This is no joke. I once fried a mp3 player in a usb wall charger before. So I now only use either my computer, or a geniune apple charger.

    I fried mine also, but with a quality charger, Some MP# players do not play nicely with quickcharge 2.0 and 3.0 chargers.

    Here are the photos of mine after it failed.

    Funny thing was that the battery was perfectly fine, the protection circuit kicked in and cut the output and input to the battery for a few minutes, then it self-reset and the battery continued to work fine (it now runs a flashlight).

    https://imgur.com/a/aOLQr
    Beyond that, I have an old DIY USB charger that works really well, and has the lowest noise of any of the OEM chargers that I have used so far.

    It is basically a USB port wired to the 5V rail of a 550 watt power supply. Even when charging my android tablet at 2 amps, the voltage is completely stable at 5V, and those cheap 5V amplifier circuits can run from it without filtering while on standard chargers that come with smartphones, will have lots of noise.


    Reply
  • alextheblue
    20564820 said:
    This is no joke. I once fried a mp3 player in a usb wall charger before. So I now only use either my computer, or a geniune apple charger.
    Half my family uses Apple hardware and OE Apple accessories. The failure rate on the smaller Apple charging blocks is higher than I would have expected, given the cost. Since they have been conditioned to only use Apple accessories, I bought a couple of them the much larger Apple charging blocks you see used for iPads, to replace failed compact Apple blocks. Meanwhile I primarily use high-end third party chargers.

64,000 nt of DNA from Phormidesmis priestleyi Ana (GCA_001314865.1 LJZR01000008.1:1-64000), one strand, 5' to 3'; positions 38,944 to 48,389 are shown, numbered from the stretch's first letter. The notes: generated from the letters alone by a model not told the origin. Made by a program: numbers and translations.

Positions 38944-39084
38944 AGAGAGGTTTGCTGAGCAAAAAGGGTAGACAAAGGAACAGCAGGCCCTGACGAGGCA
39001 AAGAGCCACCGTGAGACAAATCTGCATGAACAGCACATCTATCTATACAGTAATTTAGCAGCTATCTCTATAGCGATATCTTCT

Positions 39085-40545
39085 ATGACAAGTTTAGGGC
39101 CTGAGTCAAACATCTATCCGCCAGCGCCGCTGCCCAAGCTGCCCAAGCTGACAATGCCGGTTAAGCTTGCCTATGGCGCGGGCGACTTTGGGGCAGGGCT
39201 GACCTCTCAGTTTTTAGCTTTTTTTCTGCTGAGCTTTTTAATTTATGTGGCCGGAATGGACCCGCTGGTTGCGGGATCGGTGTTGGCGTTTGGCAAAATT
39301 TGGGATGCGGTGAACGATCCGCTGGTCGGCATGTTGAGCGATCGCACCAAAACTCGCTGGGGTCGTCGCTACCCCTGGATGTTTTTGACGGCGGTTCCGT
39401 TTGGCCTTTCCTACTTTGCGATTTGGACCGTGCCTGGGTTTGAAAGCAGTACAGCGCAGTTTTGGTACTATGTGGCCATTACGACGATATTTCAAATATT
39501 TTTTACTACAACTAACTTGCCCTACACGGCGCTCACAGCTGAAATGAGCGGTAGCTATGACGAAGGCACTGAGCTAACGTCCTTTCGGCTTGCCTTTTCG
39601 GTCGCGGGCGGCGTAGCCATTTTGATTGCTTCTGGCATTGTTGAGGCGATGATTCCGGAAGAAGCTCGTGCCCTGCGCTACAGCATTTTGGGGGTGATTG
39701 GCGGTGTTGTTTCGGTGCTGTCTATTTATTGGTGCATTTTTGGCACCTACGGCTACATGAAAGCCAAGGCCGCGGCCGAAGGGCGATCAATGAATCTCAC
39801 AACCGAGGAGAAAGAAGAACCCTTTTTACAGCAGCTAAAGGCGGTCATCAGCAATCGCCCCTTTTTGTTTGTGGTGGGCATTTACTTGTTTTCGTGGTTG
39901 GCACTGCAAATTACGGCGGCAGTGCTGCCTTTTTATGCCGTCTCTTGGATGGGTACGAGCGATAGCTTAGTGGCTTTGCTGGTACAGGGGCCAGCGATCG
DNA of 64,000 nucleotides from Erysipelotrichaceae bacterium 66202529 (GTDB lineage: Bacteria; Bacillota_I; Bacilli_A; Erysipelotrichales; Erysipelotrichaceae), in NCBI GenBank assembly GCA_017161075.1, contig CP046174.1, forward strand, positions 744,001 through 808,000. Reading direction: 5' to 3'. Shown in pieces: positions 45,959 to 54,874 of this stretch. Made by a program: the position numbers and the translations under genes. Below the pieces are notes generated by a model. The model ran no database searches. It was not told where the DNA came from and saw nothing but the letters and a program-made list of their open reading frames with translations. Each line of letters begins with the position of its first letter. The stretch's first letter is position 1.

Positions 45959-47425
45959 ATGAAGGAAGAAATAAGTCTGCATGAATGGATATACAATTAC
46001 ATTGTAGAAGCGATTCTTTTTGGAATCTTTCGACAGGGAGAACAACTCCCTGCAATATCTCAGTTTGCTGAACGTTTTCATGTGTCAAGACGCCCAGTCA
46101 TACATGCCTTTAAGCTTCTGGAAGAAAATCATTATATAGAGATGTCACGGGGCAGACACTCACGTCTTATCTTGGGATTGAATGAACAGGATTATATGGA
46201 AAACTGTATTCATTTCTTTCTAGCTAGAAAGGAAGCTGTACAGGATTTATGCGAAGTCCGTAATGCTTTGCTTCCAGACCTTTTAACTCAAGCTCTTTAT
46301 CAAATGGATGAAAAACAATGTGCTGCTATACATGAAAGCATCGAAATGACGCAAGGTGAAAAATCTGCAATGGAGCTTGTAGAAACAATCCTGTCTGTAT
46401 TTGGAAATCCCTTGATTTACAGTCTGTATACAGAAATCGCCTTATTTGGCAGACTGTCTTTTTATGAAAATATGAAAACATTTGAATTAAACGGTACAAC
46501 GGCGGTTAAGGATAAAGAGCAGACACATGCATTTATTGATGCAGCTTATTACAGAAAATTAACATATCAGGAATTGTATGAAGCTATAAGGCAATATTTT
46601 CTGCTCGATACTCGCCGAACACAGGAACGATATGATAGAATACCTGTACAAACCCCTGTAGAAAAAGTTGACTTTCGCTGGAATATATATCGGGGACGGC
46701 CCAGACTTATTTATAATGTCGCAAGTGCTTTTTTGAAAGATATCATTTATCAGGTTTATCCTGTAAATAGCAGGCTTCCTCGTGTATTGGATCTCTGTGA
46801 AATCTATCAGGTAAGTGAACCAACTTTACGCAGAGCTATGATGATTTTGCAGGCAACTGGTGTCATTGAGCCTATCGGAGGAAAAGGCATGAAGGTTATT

20566658 said:
    I fried mine also, but with a quality charger, Some MP# players do not play nicely with quickcharge 2.0 and 3.0 chargers.
    That depends on the charger. Just because it supports QC doesn't mean it is guaranteed to have issues like that. I've got a 2-port 39W (combined) Anker charger that supports QC 3.0 but it also supports what Anker calls PowerIQ. Works great with anything I've thrown at it, and I also use it with a 10W Qi mat.
    Reply
  • Daniel Sauvageau
    20566315 said:
    how about, listing an alternative without all the flaws? Complaining does not fix anything. List an adapter without all the flaws that costs exactly the same for people to buy?
    As the intro says, this adapter (hopefully) sets the low bar. I'm not "complaining" about the low quality, I am exposing it to drive awareness of how dangerous or even potentially lethal these cheap generics can potentially be. Increasing awareness reduces the number of people who will let themselves be tempted by suspiciously inexpensive adapters of questionable origins. Fewer people buying dangerous adapters will hopefully reduce demand and sufficiently reduced demand could potentially reduce offer. No awareness would allow propagation of these death traps to go completely unchecked.

    As for suggesting better quality alternatives, as TMT already wrote, I seriously doubt there are any decent quality adapters around the $2 mark or at the very least, the chances of stumbling upon one are slim. There was an intro story to this series that was supposed to come out first but some publishing pipeline hiccups delayed it. I have about a dozen sub-$5 adapters in my presumed horror box and I'm not expecting them to achieve a passing grade. I also have a few $10 adapters which I'm hoping will at least get most of the way to a passing grade. I'll get to them in due time.

    Right now, I'm half-way done testing a fairly promising aftermarket one (almost perfectly flat 5.06V from 0A through 8.6A regardless of test conditions with less than 20mV or RMS noise) but it is ~$25, so I'd be disappointed to get anything less. The next one after that will be a ~$10 adapter from a rising one-stop-for-everything home brand that I haven't taken out of its original box yet.

    I'll probably rotate sub-$5, ~$10 and $20-and-up adapters until I exhaust my inventory for a given tier as exhausting my "horror-class" adapters first might get depressing. It also increases the chances that I may have something worth recommending once in a while, albeit at a higher cost.
    Reply